SA funds Richmond trip

    The College of William and Mary’s Student Assembly held its first meeting of the spring semester Tuesday.
    Senators discussed numerous pieces of upcoming legislation, several of which were brought to a vote.

    The 2010 Richmond Road Funding Act, which covers the costs of transporting students to and from the Road to Richmond event Tuesday, was unanimously passed.

    “In the past, the president’s office has funded the bus for Road to Richmond, but this year they’re hurting,”
    Sen. Erik Houser ’10 said. “I thought that it would be a good idea if we were willing to show that we’re willing to invest our own money.”

    The annual event allows students to interact with legislators and lobby on behalf of the College.

    A bill urging the Honor Council to hold another information session next week also came to a debate, though it was not passed.

    Some SA members worried that the sessions, which are mandatory for any student interested in running for
    Honor Council, were not publicized early enough. However, a majority felt that interested students were sufficiently aware of the sessions.

    Several new bills were introduced for consideration.

    A bill to keep Alan B. Miller Hall open to non-business majors at all hours was placed on the agenda to be discussed at upcoming meetings.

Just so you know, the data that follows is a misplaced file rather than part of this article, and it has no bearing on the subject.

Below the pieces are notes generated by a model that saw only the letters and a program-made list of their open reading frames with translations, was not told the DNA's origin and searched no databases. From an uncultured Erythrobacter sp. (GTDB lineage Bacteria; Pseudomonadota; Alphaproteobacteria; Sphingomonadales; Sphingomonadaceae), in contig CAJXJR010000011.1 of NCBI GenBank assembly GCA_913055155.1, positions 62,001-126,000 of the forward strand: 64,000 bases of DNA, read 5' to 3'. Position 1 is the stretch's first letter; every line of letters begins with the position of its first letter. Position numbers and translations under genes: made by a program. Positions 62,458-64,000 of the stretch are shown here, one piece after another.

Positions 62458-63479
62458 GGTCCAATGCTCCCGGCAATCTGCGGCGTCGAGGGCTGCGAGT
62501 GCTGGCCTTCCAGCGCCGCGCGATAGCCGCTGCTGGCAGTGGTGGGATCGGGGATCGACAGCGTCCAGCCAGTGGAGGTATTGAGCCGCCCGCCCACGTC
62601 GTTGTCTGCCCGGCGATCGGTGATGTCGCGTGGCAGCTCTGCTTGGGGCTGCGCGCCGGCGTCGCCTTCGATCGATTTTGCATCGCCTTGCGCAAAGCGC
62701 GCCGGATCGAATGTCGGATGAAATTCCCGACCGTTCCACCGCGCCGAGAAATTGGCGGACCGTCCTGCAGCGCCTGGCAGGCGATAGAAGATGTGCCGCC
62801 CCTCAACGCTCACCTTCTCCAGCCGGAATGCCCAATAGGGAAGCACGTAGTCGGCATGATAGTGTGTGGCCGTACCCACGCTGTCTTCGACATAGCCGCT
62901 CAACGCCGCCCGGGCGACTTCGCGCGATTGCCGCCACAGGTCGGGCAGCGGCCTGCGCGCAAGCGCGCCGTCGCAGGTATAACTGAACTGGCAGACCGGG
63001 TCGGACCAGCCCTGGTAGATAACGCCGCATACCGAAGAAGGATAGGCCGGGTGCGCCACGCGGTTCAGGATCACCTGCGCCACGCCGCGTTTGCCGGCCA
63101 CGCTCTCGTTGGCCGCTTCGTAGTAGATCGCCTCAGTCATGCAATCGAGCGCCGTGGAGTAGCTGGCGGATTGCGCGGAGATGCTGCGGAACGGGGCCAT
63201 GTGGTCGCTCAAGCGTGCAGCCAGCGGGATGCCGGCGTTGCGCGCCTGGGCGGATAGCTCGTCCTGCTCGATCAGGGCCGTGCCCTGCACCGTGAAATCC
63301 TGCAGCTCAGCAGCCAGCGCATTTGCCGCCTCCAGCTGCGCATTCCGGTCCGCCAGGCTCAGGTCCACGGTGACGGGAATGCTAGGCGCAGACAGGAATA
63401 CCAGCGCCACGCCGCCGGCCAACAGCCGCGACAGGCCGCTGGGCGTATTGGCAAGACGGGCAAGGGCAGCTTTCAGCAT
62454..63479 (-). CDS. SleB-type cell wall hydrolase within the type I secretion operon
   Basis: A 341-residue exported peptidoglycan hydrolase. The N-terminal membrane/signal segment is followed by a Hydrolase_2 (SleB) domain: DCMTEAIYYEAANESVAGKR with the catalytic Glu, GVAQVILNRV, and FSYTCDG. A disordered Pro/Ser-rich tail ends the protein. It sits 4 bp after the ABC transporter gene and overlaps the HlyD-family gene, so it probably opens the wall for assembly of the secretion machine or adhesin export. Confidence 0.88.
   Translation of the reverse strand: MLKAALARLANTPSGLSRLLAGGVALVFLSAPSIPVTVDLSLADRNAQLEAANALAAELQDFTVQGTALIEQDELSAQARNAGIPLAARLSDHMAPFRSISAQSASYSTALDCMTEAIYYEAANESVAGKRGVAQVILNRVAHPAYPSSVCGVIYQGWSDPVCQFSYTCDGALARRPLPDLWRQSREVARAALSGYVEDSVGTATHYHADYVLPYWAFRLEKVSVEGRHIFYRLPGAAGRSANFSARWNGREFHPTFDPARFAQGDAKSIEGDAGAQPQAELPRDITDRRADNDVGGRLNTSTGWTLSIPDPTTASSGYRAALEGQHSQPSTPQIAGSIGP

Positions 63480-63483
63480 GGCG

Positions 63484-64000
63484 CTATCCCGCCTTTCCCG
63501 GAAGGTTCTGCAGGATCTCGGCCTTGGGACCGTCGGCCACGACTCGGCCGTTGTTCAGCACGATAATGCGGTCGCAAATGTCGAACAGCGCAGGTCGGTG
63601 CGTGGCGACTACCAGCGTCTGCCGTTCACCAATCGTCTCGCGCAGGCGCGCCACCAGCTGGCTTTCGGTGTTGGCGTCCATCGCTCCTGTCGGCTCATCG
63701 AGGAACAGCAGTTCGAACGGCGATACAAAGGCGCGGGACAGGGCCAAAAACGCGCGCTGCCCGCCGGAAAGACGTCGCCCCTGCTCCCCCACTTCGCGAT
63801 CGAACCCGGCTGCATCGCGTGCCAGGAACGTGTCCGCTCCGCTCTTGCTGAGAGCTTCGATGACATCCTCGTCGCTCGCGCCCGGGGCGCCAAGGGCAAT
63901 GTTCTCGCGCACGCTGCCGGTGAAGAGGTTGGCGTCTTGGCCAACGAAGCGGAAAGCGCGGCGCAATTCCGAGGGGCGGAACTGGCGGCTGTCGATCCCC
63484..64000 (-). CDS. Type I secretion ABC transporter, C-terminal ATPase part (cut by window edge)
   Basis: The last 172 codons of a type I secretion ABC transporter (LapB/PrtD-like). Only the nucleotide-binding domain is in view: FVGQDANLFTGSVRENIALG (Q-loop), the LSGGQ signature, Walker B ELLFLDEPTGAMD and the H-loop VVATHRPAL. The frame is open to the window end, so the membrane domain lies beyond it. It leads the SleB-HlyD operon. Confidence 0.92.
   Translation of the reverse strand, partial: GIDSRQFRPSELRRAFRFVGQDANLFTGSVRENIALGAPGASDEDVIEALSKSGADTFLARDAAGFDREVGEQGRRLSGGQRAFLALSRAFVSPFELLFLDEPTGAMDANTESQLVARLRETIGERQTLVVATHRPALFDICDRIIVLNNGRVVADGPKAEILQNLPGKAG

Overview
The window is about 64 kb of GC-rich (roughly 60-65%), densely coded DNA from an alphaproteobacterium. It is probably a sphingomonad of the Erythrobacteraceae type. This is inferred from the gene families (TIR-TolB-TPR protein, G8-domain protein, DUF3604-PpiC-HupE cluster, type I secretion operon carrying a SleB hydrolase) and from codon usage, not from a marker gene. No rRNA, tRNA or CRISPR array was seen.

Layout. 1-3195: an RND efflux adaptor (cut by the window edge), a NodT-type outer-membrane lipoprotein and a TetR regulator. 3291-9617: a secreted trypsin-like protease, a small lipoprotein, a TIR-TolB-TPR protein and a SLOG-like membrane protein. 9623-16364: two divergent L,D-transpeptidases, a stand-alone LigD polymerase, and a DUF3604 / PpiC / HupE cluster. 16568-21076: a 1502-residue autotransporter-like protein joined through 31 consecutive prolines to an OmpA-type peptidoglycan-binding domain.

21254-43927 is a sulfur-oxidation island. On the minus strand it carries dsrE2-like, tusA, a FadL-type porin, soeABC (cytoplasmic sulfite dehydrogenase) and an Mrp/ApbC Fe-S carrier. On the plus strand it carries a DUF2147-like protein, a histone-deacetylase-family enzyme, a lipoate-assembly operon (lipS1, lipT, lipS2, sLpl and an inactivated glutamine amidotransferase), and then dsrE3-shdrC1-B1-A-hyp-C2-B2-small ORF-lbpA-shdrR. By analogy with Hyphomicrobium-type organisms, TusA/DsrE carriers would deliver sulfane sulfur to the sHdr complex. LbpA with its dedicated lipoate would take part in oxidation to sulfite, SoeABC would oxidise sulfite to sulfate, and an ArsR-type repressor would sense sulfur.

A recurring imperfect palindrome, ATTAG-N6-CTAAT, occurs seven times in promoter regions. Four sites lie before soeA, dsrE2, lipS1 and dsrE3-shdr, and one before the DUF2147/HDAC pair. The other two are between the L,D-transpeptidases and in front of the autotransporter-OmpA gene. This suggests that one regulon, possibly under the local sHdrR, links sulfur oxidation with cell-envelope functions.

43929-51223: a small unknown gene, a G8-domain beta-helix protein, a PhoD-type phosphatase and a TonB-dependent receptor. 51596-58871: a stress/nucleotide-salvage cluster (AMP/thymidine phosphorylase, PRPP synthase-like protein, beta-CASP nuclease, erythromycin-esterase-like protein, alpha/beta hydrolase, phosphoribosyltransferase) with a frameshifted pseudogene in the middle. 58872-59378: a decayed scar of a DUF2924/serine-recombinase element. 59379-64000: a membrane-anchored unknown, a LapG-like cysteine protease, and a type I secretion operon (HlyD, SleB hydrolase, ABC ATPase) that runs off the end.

Currently, all students at the College pay an annual $150 facility fee for Miller Hall. However, from 10 p.m. to 5 a.m. Monday through Friday and 8 p.m. to 8 a.m. Saturday and Sunday the building is closed to students who are not enrolled in business classes.

    A Facebook group in support of equal student access to Miller Hall 1,056 members as of press time.

    The Help Haiti Now Act would allocate approximately $1,000 from the SA’s consolidated reserve to make t-shirts in support of Haiti relief efforts.

    All profits will be given to the University of Fondwa, Haiti’s only university that offers degrees.

    The Get With the Times Act would allocate up to $6,250 from the SA’s consolidated reserve to bring 200
    issues of The New York Times to campus each day to be distributed at the Sadler Center and the Commons.

    “We’ll be talking about … the logistics of distribution this week,” Sen. Betty Jeanne Manning ’12 said.

    A potential bill to change the campus-wide ban on chalked messages, as well as the imposed free speech zones during SA elections, was also introduced.

    Further, the Consolidated Reserve Interest Act would redirect interest accumulated on student activities fees into an account that would fund student initiatives.

    The interest is currently kept in an account managed by the Board of Visitors.

    The amount of interest has averaged $9,100 in the last five years.

    The College Board of Elections Act would standardize student elections through Blackboard Academic Suite.

    Sen. Ben Brown ’11 said that the current system worked well for the last student elections, but noted that some students did not receive the notification e-mail on time and that there were problems with the randomly generated passwords.

    “We can have students log in through Blackboard, it just costs more money,” he said.

    The SA meets 7 p.m. Tuesdays in Miller 1027.


    Please enter your comment!
    Please enter your name here